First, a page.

Top Solar Module Companies

Sharp has managed to fight its way back to profitability this year — posting an 18% boost in sales over last year, up to JPY 2.93 trillion (US$28.6 billion), and a net profit of JPY 11.56 billion ($113 million). The return to profitability is notable because of the large loss posted by the company the previous year.

The recent gains were partly thanks to the recent boom in Japan’s residential solar market, as well as the fact that 2013 was a good year for the company’s other sectors.

Solar cell sales rose by a very substantial 68.9% to JPY 439 billion ($4.3 billion) — this was partly down to the residential market, but also partly down the utilization of its panels in large-scale solar projects.

According to reps from the company, this current fiscal year will see a pick-up in the Japanese economy, and, subsequently, a pick-up in sales.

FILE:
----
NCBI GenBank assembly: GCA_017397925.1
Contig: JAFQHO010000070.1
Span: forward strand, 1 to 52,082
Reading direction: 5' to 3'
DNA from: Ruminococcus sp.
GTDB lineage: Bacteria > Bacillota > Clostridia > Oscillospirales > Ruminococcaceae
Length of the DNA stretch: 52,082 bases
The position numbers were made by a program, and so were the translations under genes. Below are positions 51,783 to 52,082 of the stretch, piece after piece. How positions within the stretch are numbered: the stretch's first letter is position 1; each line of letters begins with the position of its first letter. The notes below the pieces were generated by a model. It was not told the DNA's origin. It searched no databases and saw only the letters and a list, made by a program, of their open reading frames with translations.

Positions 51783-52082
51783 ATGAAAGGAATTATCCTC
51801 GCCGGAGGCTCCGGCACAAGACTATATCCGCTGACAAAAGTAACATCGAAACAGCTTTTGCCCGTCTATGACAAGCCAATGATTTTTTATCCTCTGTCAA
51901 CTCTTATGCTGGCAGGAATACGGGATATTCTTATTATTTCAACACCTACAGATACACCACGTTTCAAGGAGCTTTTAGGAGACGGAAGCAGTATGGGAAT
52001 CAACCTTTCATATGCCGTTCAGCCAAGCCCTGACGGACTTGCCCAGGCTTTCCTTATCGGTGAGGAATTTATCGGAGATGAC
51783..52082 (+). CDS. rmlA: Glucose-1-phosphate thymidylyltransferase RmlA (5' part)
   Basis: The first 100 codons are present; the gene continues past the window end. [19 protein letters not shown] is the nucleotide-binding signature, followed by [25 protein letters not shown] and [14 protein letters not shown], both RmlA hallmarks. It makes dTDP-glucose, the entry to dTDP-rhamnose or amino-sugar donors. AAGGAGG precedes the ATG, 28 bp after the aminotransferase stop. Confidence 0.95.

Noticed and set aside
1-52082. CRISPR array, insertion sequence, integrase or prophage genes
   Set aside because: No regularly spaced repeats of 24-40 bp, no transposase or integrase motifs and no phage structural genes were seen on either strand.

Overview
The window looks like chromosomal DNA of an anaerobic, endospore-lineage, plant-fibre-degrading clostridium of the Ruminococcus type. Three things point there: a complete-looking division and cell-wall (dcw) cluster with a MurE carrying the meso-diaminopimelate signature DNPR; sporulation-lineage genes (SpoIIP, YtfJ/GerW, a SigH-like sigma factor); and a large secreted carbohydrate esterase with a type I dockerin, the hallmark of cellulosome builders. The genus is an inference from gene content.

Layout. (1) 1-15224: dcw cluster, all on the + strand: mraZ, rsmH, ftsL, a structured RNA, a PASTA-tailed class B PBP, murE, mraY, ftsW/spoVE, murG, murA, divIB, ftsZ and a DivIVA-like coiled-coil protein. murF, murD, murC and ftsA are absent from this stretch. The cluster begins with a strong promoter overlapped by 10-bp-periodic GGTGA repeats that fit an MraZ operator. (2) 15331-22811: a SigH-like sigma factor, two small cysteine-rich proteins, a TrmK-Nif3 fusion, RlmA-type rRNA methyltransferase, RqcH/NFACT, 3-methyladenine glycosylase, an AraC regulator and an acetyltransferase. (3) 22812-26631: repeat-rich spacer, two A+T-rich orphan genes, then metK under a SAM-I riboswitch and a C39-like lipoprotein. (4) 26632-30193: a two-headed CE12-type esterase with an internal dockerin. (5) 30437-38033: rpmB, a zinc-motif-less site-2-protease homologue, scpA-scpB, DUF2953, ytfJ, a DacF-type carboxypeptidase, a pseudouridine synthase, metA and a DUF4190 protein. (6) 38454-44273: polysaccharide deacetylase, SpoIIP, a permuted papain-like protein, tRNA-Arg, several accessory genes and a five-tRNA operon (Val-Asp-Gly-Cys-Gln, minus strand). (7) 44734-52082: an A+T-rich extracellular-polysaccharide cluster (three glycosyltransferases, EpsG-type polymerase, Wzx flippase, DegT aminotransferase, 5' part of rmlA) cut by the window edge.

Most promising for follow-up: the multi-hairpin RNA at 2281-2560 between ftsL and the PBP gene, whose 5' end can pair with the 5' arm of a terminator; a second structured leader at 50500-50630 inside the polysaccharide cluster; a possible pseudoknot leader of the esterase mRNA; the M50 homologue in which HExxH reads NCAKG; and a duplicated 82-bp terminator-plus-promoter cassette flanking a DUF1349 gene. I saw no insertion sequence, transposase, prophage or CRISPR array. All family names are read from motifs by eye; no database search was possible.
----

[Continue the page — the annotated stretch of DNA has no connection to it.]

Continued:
“The overseas business environment is expected to show mild recovery. However, we anticipate the situation will remain unpredictable, with some risk factors, including the pullback of US quantitative easing and a slowdown in the growth in China and emerging countries, and a geopolitical risk in Ukraine.”

Something to note with regard to increased domestic demand — the company has largely refocused on the domestic market at the expense of the international as a result of weak sales in the European market. With an increased focus on the Japanese market, sales should remain quite healthy there.

In related news, the “largest solar PV power plant in Japan” recently went online in Oita City, located on the southern portion of the island.

The 82 MW Oita Solar Project represents a significant boost to the country’s, and to the region’s, renewable energy capacity. Power from the new plant is currently being sold to Kyushu Electric Power Company under a 20-year power purchase agreement.